Cannonball jellyfish offers link between the water and the land

Water, it is all around us. We are fascinated by it, yet we take it for granted. Scientists know many of its secrets, but there is a mystery that lies in the deep.

I grew up next to the Mississippi River. When my world seemed to be going wrong — problems seemed to be piling up with no solution in sight — I would go down to the river’s edge and watch it flow by me. There were times when there was too much water, and the currents in the river would swallow everything carrying things bobbing downriver. That river taught me to respect water. Settling along the ocean, I wondered about the power of that vast ocean and what lurks beneath its surface. A lifetime later, the ocean still holds secrets.

Last year, when I went out to the South end of Jekyll. I had never seen so many dead Cannonball Jellyfish in my life.

Doing research, I discovered that Jekyll and St. Simons were not the only barrier islands that were hit by piles of jellies. There was an article in the Myrtle Beach newspaper about this same invasion of the Cannonball Jellyfish. This die-off was happening from South Carolina to Florida. What are Cannonball Jellyfish and why do they end up dead on the beach?

“Cannonball Jellyfish” is actually an inaccurate name of this beast. People who study these creatures call them “jellies” and proclaim loudly — “they are not fish.” They are called Cannonball jellies because they look like gray translucent balls when they wash up on our beaches. There are always a few dead along the wrack line. I looked into it and learned that they are common along our Southern coast. They use water to move. When the current is too swift, or the water isn’t salty enough because there is a lot of rain, these jellies die and end up on the beach.

Another name for this creature is “jelly balls.” Jelly balls help filter the ocean’s water. They eat zooplankton, small crabs, and fish larvae. In turn, they are food for our sea turtles and fish. It is a favorite food for leatherback turtles. But turtles aren’t the only ones that eat these jellies. It is a prized food in Asia. Jelly balls are said to be good for high blood pressure, arthritis, and bronchitis. Jellies are low in fat and high in collagen, which is what our skin needs to appear youthful. It tastes like tofu; in other words, they have no flavor.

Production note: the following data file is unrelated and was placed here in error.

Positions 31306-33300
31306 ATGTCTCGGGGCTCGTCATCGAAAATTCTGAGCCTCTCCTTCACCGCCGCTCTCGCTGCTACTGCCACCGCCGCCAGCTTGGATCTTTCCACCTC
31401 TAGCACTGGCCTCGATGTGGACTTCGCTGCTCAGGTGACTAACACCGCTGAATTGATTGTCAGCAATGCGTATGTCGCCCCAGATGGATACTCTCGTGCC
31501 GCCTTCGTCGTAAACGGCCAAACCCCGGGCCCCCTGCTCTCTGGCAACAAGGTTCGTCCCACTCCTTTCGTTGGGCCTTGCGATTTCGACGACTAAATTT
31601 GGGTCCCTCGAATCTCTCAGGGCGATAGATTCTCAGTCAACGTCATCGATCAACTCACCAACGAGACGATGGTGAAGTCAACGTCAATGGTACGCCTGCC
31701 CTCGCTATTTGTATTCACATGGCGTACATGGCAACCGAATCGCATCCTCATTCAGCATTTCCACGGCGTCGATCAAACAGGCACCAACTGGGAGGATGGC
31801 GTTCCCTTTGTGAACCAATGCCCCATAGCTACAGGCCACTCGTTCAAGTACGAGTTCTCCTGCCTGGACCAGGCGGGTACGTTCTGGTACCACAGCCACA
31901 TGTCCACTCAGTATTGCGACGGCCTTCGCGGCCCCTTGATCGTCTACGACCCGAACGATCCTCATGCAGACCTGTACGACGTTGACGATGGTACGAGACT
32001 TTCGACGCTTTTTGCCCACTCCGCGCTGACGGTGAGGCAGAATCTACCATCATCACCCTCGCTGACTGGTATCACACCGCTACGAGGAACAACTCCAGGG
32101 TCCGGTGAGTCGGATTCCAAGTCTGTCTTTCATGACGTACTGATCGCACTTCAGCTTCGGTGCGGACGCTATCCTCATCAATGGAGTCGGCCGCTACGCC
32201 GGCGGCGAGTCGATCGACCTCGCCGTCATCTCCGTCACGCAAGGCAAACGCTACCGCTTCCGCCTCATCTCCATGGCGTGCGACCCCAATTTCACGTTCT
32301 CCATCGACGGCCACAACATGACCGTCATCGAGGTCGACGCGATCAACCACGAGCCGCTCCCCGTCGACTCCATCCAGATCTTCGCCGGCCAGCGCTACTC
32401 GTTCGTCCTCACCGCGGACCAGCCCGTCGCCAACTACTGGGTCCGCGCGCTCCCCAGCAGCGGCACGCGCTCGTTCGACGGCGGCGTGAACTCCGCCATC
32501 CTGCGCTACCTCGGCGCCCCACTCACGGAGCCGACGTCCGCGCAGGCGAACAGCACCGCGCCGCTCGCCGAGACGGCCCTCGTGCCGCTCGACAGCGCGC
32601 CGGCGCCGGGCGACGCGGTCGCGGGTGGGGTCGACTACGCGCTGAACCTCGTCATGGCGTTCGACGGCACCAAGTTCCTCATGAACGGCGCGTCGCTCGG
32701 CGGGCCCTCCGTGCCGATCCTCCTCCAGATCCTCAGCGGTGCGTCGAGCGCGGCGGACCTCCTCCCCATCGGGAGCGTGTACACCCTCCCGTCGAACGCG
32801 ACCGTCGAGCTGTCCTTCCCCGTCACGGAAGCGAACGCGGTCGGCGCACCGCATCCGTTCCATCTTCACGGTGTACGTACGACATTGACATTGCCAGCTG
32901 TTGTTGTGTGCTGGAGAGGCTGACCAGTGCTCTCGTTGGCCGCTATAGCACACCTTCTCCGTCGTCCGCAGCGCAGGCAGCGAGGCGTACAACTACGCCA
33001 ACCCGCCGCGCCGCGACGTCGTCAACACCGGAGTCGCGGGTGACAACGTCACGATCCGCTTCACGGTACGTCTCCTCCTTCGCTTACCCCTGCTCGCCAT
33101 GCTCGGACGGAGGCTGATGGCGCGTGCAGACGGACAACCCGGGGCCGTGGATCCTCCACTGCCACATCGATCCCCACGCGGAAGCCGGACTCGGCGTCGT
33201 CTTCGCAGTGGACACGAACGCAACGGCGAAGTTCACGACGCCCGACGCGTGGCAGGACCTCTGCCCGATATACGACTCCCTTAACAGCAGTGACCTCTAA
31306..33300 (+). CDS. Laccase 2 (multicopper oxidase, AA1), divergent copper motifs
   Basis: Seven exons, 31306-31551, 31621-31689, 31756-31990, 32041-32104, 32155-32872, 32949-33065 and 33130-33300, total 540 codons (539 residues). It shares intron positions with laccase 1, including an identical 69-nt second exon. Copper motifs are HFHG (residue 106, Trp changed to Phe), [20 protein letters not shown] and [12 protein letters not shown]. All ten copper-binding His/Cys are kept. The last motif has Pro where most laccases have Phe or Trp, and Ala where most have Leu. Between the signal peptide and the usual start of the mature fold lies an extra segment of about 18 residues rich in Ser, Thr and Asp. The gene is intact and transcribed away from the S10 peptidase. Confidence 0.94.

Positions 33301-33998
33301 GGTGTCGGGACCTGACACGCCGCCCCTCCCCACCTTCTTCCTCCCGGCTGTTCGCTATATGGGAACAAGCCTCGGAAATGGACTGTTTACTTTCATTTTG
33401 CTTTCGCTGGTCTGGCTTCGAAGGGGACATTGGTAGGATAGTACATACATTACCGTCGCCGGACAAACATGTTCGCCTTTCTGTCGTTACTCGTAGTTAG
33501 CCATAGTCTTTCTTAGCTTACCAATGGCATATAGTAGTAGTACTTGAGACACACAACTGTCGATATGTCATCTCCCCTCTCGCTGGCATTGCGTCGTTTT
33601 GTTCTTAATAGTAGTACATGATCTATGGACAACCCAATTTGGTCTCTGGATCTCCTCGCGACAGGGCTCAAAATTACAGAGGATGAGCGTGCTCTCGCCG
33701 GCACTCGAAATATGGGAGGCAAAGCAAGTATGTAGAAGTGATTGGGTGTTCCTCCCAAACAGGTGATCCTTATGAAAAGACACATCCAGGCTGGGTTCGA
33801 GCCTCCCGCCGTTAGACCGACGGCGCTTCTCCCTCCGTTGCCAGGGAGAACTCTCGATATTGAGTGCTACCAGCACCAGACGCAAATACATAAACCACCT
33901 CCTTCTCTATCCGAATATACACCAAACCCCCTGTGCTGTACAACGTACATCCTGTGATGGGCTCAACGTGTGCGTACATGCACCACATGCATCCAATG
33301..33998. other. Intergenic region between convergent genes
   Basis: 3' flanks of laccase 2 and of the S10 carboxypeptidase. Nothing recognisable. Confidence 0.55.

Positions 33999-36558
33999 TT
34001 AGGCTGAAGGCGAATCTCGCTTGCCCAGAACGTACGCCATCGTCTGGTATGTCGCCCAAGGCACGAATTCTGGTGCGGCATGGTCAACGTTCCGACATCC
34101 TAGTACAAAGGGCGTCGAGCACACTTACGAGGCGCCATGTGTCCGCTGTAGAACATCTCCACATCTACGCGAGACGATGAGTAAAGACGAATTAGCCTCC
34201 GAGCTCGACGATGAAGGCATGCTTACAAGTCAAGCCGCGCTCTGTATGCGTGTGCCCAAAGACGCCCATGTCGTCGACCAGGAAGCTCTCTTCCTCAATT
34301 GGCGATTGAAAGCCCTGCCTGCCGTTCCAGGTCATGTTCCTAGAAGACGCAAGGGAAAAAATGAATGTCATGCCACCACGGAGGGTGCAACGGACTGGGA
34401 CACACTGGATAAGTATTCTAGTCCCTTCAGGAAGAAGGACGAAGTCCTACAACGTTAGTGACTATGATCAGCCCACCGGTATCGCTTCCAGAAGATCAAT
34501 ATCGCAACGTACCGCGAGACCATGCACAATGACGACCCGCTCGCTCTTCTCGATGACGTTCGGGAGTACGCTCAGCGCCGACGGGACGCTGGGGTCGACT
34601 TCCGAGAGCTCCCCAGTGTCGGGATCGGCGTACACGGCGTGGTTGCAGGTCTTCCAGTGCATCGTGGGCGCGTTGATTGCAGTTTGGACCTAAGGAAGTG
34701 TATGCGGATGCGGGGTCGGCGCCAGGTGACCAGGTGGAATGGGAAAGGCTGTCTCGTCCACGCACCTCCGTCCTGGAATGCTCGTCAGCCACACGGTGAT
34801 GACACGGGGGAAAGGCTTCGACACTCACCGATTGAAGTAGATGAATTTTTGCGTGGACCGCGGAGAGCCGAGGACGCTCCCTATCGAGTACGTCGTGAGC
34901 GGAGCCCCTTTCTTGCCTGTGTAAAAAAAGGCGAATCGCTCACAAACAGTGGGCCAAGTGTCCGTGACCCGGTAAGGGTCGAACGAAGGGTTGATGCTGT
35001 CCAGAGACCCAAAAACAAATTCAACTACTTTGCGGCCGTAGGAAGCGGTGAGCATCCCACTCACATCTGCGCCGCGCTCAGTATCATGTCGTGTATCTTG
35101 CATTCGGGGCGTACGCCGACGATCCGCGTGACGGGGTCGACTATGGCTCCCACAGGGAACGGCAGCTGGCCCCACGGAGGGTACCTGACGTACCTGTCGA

About 20 years ago, some shrimpers discovered that they could expand their fishing season by catching jelly balls. Today, it is the third-largest fishery on the Georgia coast right behind shrimp and crab.

Golden Island International in Darien, Georgia, process these jellies. The process is like pickling. The workers remove the stem from the round “head,” then it is salted down and dried. As it dries, it loses eighty to ninety percent of its mass. They are cut into strips and shipped off to Japan and China.

So, the next time you go out to the beach and see all those gelatinous masses along the ocean edge, know that water is revealing one more nature connection.

Source:  Golden Isles:  The Magazine for Brunswick, St Simons Island.  By:  Lydia Thompson.